There are different views regarding whether the General Assembly may use the credentials process to protest against an allegedly illegitimate regime. On one view, because rejecting the credentials of a member state’s representatives has essentially the same effect as suspending that state from the UN, which pursuant to the UN Charter requires a Security Council recommendation, such a rejection for any reason other than that the credentials do not satisfy the requirements outlined in the Assembly’s procedural rules would be contrary to the UN Charter.  This was the view expressed in a 1970 memorandum from the UN Legal Counsel, which described the credentials process as a ‘procedural matter limited to ascertaining that the requirements of Rule 27 have been satisfied’.   

Conversely, some scholars (see here and here, for example) assert that rejecting the credentials of a state’s representative is not the same – at least in legal terms – as suspending a state from the UN, and that the General Assembly’s authority with regards to the credentials process encompasses an authority to make a substantive inquiry into the ‘representativeness’ of the proposed delegate(s).  Such substantive enquiry, it is asserted, should be made ‘in light of the purposes and principles of the Charter’ – as per Resolution 396(V) – regardless of whether there are competing authorities claiming to represent the state, or only one. 

This view is supported to a limited degree by the Assembly’s practice, including most notably its rejection of the credentials of South Africa’s representatives during the apartheid era.  Following a challenge to what was effectively a decision by the General Assembly to suspend South Africa from the UN, the General Assembly President ruled that although the rejection did not alter South Africa’s status as a UN member state, it had the effect of precluding South Africa from participating in the work of the UN.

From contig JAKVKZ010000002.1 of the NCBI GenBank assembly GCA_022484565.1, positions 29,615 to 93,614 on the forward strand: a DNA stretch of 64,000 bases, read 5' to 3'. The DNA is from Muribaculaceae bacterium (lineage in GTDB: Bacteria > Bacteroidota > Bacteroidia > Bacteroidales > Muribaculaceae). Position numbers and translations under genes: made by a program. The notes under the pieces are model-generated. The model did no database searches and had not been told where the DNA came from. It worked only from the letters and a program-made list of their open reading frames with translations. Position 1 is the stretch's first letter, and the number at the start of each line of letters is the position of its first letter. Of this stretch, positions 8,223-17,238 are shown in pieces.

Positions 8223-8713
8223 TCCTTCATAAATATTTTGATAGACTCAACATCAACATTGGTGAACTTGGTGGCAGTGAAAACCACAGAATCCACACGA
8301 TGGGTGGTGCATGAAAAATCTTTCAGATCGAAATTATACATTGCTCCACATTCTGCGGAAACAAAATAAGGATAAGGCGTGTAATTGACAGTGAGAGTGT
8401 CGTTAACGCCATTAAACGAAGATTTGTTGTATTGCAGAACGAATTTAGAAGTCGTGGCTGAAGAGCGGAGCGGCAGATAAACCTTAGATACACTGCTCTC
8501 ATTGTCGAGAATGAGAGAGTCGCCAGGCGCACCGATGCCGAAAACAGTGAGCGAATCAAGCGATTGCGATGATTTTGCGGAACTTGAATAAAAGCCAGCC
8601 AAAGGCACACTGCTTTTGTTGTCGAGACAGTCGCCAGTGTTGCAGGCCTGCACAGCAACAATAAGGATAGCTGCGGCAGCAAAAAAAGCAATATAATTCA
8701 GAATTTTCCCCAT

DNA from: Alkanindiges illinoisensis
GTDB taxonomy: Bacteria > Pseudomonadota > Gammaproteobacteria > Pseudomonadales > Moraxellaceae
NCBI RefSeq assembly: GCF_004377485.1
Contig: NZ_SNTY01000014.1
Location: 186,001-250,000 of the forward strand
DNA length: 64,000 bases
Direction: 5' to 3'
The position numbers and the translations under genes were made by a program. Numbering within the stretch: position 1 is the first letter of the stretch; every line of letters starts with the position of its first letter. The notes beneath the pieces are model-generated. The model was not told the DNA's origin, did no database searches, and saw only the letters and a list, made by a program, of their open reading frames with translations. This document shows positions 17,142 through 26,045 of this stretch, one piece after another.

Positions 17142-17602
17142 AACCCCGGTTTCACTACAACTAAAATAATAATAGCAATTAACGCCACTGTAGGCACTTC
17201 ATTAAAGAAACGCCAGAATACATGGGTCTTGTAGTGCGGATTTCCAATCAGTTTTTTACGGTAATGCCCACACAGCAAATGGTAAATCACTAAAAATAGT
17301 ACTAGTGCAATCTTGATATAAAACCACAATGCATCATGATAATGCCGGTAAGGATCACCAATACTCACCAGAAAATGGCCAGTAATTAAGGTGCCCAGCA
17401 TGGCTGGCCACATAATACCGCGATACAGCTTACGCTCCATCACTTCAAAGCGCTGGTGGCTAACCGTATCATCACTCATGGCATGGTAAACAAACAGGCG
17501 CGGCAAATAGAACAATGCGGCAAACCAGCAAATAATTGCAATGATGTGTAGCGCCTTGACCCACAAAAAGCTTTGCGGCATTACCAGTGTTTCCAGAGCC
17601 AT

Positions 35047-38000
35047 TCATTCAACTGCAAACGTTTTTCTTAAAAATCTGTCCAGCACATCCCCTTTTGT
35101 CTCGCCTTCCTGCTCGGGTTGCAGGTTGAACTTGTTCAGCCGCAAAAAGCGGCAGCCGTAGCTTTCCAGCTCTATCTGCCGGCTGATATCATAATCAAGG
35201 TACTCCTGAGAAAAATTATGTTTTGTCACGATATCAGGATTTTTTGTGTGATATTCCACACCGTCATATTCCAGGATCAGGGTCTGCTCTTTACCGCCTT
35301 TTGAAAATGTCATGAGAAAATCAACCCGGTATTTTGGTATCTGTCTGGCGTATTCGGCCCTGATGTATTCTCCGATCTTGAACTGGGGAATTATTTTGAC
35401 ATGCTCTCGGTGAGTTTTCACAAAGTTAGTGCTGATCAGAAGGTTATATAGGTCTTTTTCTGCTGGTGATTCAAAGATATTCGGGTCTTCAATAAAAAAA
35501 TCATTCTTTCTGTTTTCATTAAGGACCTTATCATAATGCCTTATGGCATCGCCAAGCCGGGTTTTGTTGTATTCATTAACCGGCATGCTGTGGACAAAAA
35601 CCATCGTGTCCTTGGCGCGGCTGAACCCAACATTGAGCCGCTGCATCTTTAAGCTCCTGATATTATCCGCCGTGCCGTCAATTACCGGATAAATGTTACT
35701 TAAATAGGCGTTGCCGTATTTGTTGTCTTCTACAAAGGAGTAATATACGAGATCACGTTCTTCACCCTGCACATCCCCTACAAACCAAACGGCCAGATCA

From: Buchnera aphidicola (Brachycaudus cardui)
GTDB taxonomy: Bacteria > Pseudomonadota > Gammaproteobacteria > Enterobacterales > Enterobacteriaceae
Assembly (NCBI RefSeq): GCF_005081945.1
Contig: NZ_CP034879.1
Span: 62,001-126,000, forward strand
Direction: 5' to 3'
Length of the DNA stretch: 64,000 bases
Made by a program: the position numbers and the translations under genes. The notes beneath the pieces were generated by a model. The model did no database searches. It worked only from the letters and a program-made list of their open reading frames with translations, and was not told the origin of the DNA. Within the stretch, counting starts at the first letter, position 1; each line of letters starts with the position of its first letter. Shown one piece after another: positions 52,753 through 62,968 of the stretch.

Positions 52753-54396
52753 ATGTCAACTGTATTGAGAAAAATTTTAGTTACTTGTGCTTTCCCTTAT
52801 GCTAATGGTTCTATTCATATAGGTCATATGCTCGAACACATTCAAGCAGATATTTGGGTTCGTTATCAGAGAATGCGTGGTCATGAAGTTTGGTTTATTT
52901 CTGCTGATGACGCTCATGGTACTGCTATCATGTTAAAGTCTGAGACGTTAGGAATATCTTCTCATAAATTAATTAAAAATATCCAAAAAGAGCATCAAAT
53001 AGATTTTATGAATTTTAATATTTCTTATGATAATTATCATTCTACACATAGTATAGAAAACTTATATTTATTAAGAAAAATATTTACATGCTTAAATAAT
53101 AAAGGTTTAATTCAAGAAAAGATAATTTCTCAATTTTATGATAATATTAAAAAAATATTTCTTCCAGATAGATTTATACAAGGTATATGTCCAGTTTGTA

More pertinently to the current situation in Myanmar, on a number of occasions when democratically elected governments have been toppled in military coups or otherwise undemocratically deposed, the General Assembly has subsequently refused to accept the credentials of the newly incumbent military regime.  Following military coups in Haiti (1991) and Sierra Leone (1997), for example, the Assembly recognised the credentials of the deposed democratically-elected governments (see here for Haiti and here for Sierra Leone), in preference to the new military regimes.  On other occasions the Assembly’s Credentials Committee has deferred its decision on credentials, with the effect either that the incumbent delegation continues to provisionally occupy the member state’s seat, or that the seat remains temporarily unoccupied. This stalling tactic allowed the representatives of Afghanistan’s Rabbani government to continue to represent Afghanistan in the General Assembly in 1996-1999 despite the Taliban’s effective control; and allowed Cambodia’s seat to remain unoccupied in 1997-1998 following Hun Sen’s coup.